Mile Rapid Name Class Features (Legend)
0.0Hungry JackPhoto
0.0Signal FallsPhoto
0.0Begin of Slide SectionPhoto
0.0Moccasin Creek putinN/APutin

Rapid Descriptions

Hungry Jack

Hungry Jack

Hungry Jack
Photo of Kemper Begley by Craig Rollins taken 12/15/01 @ 2.75

One of the last big ones, with more water it gets more of a bite

Signal Falls

Signal Falls

Signal Falls
Photo of Kemper Begley by Paul Butler taken 10/31/03

The first major rapid after Moccasin Creek

Begin of Slide Section

Slide Section

Slide Section
Photo of Craig Rollins by Kemper Begley taken 10/31/03 @ 2.75

This is your landmark, for the Slide rapid that is coming up

Moccasin Creek putin (Class N/A)

The alternate putin, where Pine Creek Rd. crosses Moccasin Creek. Lat/long coords are approximate, from Google Maps.




User Comments

Users can submit comments.
April 7 2017 (197 days ago)
Crisler (158104)
4/1/17 rafted the Piney at about 3.5 on the far left side of the gauge, flow was quite brown. Ct,
G, and Josh in maxi me, Eli OC1, it went so smooth. There is still wood below the river right slide
about 1/3 of the way in, its the rapid that usually has wood, you can run it down the left to avoid
but its technical. it was less than 3 hours to do the whole run. We bumped a bit but the level was
great for a raft.
April 5 2017 (199 days ago)
Matt KuckukDetails
I'm one of the "upper Midwest paddlers" who ran the Piney in the 70's, with Fred Young, Mark Hall,
and Jackson Wright. This was one of our favorite rivers when we came to Tennessee on our college
holidays. I especially loved the drive to the put-in, being a flatlander. We could see the valley
far below, and knew we were going to descend there from the top of the plateau! The Piney is a
beautiful Class IV river, a classic and top 10 in the country, in my now more well-traveled
opinion.
April 21 2015 (914 days ago)
clay wrightDetails
Great run! 3.8'' that am and 3.2'' when we got off. I would call it high or medium high as it was
pushy, continuous and plenty deep with wave-trains to the end. Moccasin Creek needs a gage, but it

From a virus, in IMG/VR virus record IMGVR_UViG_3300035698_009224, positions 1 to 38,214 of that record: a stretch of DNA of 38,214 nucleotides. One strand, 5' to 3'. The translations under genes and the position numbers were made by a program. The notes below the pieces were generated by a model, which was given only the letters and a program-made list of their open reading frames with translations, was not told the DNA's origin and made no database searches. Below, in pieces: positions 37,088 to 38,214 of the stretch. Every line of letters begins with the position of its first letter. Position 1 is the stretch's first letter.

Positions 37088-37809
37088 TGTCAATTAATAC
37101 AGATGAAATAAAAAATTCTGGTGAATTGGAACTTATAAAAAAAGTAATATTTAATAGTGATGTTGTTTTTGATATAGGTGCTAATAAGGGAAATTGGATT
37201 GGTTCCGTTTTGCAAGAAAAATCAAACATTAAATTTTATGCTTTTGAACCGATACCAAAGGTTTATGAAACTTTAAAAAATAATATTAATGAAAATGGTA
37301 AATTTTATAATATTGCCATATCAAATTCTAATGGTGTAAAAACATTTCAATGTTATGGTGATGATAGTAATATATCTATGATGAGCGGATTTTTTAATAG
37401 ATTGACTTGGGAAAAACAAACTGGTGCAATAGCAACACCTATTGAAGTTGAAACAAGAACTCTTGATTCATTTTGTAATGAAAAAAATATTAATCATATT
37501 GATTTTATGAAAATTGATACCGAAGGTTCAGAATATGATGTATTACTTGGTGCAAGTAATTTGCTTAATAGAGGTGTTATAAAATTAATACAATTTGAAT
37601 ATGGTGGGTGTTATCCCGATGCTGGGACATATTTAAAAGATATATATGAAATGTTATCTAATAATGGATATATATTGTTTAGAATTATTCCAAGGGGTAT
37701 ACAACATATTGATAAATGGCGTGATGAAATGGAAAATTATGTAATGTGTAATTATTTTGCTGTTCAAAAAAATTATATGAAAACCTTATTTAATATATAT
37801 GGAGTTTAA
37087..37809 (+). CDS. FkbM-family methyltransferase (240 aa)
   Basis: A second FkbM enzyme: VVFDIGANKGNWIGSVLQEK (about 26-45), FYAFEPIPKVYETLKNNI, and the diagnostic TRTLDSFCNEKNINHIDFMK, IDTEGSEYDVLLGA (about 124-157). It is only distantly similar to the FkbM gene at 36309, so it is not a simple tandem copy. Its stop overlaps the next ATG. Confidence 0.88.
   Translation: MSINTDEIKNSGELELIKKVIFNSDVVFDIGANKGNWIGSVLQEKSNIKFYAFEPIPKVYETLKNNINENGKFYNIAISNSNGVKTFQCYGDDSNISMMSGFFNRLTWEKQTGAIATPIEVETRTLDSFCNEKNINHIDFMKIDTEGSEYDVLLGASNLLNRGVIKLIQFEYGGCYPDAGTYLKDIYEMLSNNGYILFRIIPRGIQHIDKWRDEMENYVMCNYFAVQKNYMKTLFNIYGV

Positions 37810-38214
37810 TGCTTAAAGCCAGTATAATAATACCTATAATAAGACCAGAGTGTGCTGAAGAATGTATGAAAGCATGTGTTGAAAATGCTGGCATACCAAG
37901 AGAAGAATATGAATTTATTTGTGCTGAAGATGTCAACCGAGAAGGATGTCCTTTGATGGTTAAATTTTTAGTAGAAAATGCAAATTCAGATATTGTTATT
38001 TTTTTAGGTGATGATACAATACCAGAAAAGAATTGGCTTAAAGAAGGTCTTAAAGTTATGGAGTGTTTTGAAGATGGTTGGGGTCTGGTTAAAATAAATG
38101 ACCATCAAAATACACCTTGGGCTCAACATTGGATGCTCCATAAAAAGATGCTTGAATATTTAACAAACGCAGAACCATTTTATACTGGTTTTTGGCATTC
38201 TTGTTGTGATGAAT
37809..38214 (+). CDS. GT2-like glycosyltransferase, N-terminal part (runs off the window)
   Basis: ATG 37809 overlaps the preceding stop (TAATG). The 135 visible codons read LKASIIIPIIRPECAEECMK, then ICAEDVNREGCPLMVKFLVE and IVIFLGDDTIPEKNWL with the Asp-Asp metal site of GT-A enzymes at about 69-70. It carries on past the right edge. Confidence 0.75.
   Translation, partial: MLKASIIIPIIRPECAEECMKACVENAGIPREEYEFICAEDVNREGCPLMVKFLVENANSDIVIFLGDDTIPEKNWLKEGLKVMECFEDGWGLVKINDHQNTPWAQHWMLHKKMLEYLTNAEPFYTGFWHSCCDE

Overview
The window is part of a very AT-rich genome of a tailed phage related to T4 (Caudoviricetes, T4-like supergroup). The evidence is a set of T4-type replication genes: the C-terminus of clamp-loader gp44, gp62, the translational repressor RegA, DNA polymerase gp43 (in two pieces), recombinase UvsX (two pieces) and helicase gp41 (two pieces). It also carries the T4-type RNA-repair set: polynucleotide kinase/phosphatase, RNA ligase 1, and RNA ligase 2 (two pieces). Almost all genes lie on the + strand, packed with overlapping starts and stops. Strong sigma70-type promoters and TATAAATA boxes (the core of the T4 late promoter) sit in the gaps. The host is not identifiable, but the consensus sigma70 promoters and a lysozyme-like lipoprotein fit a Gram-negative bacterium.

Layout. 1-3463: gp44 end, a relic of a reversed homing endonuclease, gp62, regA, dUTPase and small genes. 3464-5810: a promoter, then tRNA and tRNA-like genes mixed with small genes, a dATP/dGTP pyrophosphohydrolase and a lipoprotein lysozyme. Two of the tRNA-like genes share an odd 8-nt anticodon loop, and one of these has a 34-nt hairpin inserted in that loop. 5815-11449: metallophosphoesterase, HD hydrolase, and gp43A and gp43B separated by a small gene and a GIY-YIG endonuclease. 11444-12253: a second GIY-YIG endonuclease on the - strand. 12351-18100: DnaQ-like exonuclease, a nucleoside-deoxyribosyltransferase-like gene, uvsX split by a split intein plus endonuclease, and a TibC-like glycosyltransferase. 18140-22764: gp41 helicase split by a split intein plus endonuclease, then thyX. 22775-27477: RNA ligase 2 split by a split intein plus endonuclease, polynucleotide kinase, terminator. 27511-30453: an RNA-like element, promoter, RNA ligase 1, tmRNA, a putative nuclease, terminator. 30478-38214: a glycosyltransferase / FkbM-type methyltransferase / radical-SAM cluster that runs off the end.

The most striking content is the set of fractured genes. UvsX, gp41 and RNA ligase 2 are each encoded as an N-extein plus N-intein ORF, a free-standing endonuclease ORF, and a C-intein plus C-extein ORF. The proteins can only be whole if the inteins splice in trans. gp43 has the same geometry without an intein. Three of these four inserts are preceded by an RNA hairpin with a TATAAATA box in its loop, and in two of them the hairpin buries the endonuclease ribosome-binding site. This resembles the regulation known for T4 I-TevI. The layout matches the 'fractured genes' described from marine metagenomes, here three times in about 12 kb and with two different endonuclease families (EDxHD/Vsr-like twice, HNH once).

was 8'' over the cement 'bridge'. We spend 2.5 hrs on the run and 2 hrs just on shuttle as the road
is slow, though passable in any sedan. No wood on Moccasin, one log across the right hand channel
(where most water goes) just below the 'slide' 2 drops before 'hungry jack.' Marked the spot with
orange tape, ran down far left into next fun rapid. Lots of dangling wood from bank in run-out of
Piney but all easily missable at this level. This is a great, incredibly scenic and under
appreciated run that I would consider a step up from Tellico / Daddy's / Spring / White's Creek or
Clear Creek due to the length, isolation and continuity but a great warm-up to Caney Fork, North
Chick, Island etc. The individual rapids are fun but the number of them and length that it carries
that same class 3 difficulty is impressive. The action is solid 3+ from that first 4' ledge down to
the ledge, the slide, the tougher rapid above Jack with the logs on right and Hungry Jack (4+?).
Some big water fun stuff below Hungry Jack then it drops down progressively to 2-3 then 2 with
occasional 3 to keep you on your toes. Overall a class 4 run at this level due to the remote nature
and long day. Bring your breakdown, food and headlight! A pinned boat could mean hiking further
than you would enjoy. Trail starts at Duskin Creek. The scenery is magnificent - 100' Hemlocks
tower over the river and rock walls up to 60' high flank the sides off and on with waterfalls
cascading down them. No trash, but an old rock road can be seen crossing occasionally making me
wonder who lived up here. So glad I took the day off Bear to check out this class 4 gem I will
definitely visit again. Clay
May 1 2011 (2365 days ago)
Jon ReedDetails
LOTS OF WOOD!!! On April 27, 2011 a tornado ripped through Spring City, TN and up the Piney River
valley. It crossed the the Piney about a dozen times. Don Ellis led us down on April 29. At the
time we had no way of knowing the tornado had gone up the river. Above Moccasin Creek (the top 2
miles) there were 2 MAJOR log jambs. The second was the worst with a thick matting of trees a
couple feet deep and 100 yards long laying over the Piney! From Moccasin Creek down, there was only
one more river wide strainer consisting of a few trees. Consider everything above Moccasin
unboatable. Everything below Moccasin will likely become unboatable as the stuff upstream breaks up
and washes down. The level was 2.5 feet. 2.5 feet was a real treat. It could probably be run a
little lower, but you'd knuckle a couple of spots.
February 4 2007 (3912 days ago)
John TansilDetails
Some early history - The Piney River was first paddled in 1972 (late 71?) by Martin Begun, other
members of the East Tennessee White Water Club, and guest boaters, mostly from the upper Midwest,